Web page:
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Han Solo’s back story, a style maven’s triumph and a small festival of indie films

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You can’t help but be caught up in his aura; it’s on ample display in this sparkling documentary by Kate Novack. She lets him talk about his philosophy  (“Fashion is fleeting. Style remains”) and the dramatic arc of his life. He’s from North Carolina, was raised (and inspired to excel) by his grandmother and shaped by the Sunday-best dressing habits at the black church. Watching Julia Child on TV got him interested in French. He learned the language and read the literature. Vogue magazine showed him a possible escape from the racism of the south. He made his way to New York and up the fashion journalism ladder. He became an associate editor at Vogue, a bureau chief for Women Wear Daily and a regular, front row centre, at the biggest fashion shows. He’s got thoughts on race, politics, Obama and Trump. Of himself, he wants people to say: “He got there.”  (International Village) 3 ½ out of 5 

RUPTURE: The VanCity Theatre has got an uncommonl mini-fest for you. These are nine strange, innovative, maybe unsettling films that are bound to delight the enthusiast of the unusual in you.

I’ve seen four of them, and write about two today and two when they come back for extended bookings.

The series started last night with American Animals, a most interesting film about some amateurs trying to carry out a heist. That’s one of the ones I’ll write about later, as is Heredity, the most anticipated, and praised, horror film in some time. It’s nicely creepy and screens Saturday night.

The Devil and Father Amorth has William Friedkin, the man who gave us The Exorcist, documentaing the work of a real exorcist.  Mutafukaz is an animated mash up of hip-hop, noir and sci-fi from France and Japan. Damsel, stars Robert Pattinson and An Evening with Beverly Luff Linn stars Aubrey Plaza.

FAKE BLOOD:  Is a Vancouver film that asks important questions about violence in the movies and while it doesn’t answer them to any satisfying extent it does highlight the issues. And it has an absolutely chilling scene along the way that alone makes the film worth seeing. 

Filmmakers Rob Grant and Mike Kovac appear as themselves in this mock documentary. They make cheap horror films and flash very bloody images at us to demonstrate their art. When a fan sends some startling and twisted comments, Rob and Mike worry this way: “The big question is are we inspiring psychos?” They go out to investigate the effect of make-believe movie violence  and naturally they get in too deep. They connect with a real guy who knows about violence and as they dig into what he’s been involved in, they unravel something scary. Rob and Mike don’t find answers to the initial questions but raise several other angles in the debate. They’re shaky as actors (which of course they’re not playing) but their film is engrossing.  (Saturday 7:30 p.m.) 3 out of 5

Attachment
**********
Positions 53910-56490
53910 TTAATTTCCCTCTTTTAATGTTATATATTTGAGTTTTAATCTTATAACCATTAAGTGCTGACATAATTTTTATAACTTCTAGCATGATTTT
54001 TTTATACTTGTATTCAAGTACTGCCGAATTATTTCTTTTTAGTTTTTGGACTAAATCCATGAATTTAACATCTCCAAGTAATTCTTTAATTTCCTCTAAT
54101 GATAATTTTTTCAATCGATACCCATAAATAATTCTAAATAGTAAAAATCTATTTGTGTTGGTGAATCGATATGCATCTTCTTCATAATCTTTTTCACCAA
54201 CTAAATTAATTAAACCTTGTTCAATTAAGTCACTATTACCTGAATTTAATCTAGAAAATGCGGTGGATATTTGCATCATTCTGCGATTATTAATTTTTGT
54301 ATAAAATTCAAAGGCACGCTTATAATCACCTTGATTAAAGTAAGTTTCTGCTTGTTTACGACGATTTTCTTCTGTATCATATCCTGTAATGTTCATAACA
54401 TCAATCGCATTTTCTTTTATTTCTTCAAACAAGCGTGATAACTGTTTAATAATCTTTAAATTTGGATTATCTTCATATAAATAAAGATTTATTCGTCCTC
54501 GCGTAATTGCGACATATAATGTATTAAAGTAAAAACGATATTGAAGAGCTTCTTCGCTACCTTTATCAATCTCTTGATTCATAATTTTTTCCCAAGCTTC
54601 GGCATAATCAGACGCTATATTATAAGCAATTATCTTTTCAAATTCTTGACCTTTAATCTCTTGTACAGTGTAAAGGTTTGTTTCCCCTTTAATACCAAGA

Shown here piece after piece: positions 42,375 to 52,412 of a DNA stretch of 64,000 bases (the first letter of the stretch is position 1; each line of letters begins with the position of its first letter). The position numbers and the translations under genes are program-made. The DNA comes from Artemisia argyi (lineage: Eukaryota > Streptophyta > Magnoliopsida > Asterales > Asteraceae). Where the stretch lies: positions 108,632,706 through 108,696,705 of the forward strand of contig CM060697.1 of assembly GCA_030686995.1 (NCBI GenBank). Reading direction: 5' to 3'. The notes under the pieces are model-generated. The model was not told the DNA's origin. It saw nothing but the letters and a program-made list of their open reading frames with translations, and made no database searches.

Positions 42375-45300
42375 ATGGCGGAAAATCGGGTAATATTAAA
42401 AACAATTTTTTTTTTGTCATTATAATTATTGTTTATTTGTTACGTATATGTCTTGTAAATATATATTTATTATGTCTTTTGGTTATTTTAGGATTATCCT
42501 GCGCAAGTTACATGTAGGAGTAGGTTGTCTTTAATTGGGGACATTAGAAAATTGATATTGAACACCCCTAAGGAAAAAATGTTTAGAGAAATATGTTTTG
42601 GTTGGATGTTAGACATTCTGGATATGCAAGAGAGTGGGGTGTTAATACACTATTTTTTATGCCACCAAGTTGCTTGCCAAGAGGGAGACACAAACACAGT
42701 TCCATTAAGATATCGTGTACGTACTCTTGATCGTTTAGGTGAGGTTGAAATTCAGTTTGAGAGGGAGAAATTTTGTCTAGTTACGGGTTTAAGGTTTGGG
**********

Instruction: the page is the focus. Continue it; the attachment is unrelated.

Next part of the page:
BLUE MY MIND: This German film from Switzerland has the power to scare parents and teenage girls. Parents because it is candid about teenagers trying to fit in with the cool kids and succumbing to peer pressure. 15-year-old Mia gets in with a bunch of girls even though their leader says they only accept bimbos. They go partying and shoplifting and smoke a lot. It’s exaggerated but realistic.

Teenage girls will cringe at what happens next. Along with her period, Mia gets strange feelings she can’t control. Sex, or “bounce” as the kids call it, doesn’t satisfy. The young man says “That was great” and goes right back to playing a video game. At home, Mia eats two fish out of her mother’s aquarium and has visions of rippling water looking like clouds. She becomes convinced her parents aren’t really her mum and dad, that’s she’s adopted and she’s suffering a genetic disease from whoever her real parents are. An early sign is a condition on her toes diagnosed as syndactyly (look it up) but things get worse and the film amps up the anxiety nicely towards a surreal ending. I don’t know what it means but the atmosphere building in this film directed by Lisa Brühlmann and starring Luna Wedler is superb. It was a big winner at the Swiss movie awards. Screens tonight, Friday, at 6:30. 4 out of 5

Notice two other highlights of the Rupture program. First there’s a creator’s talk by the man who created A Ghost Story, that unusual film from last year about a haunting. David Lowery speaks tomorrow (Sat.) at 5:30. And the final event, Sunday 9 p.m. is called Self-Destructive Cinema. Several people will show short films they’ve made and then destroy the only copy right there. Who knows why?

Full details for the whole series at


Also now playing …

BIRTHMARKED: This English-language film from Montreal has come with no hype, or any publicity at all that I’ve seen. Some unenthusiastic comments from critics though, if you go searching. Weak comedy; too few laughs, they say. Matthew Goode and Toni Collette play scientists who study the nature vs nurture dichotomy by raising three children contrary to their genetic heritage. A daughter of unintelligent parents is raised to be smart. The son of violent parents is raised to be a pacifist. Their own child is taught to be artistic. Can they defy nature? It’s at International Village if you want to find out.


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